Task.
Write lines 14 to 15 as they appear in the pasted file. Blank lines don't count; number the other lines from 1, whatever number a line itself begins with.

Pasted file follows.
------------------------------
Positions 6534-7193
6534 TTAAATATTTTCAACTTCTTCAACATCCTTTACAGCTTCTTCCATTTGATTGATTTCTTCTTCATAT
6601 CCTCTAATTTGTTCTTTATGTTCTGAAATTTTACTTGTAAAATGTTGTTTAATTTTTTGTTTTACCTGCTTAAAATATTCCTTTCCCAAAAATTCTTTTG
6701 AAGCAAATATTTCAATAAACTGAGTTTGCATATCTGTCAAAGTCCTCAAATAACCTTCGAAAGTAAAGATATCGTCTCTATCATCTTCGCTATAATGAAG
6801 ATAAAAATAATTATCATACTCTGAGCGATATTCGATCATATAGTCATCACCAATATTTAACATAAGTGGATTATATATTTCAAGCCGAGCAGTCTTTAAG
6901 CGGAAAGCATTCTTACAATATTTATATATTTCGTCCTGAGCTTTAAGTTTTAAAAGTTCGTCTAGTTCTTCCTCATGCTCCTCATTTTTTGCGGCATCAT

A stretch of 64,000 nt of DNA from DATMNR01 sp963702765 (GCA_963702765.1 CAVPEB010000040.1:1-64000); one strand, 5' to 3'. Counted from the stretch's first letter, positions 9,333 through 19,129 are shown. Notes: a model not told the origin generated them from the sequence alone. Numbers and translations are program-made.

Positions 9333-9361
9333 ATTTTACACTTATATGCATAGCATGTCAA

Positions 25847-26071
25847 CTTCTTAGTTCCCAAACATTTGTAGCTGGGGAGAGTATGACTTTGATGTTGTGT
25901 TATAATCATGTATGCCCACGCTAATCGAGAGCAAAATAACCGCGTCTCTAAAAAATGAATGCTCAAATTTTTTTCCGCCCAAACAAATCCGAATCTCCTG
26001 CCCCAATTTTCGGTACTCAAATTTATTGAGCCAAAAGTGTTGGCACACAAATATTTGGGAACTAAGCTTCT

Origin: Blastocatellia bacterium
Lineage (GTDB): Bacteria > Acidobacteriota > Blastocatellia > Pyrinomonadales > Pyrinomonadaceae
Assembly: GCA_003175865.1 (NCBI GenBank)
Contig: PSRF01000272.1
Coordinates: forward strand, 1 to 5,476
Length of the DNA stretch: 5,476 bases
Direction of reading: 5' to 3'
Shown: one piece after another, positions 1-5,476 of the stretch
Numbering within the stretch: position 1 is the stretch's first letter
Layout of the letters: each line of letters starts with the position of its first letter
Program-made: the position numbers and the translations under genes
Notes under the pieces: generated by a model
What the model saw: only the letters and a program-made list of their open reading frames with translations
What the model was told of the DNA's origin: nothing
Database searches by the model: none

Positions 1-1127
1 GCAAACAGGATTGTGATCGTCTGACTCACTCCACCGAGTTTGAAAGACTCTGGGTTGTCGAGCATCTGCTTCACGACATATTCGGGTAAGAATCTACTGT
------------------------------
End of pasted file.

Origin: Blastocatellia bacterium
Lineage (GTDB): Bacteria > Acidobacteriota > Blastocatellia > Pyrinomonadales > Pyrinomonadaceae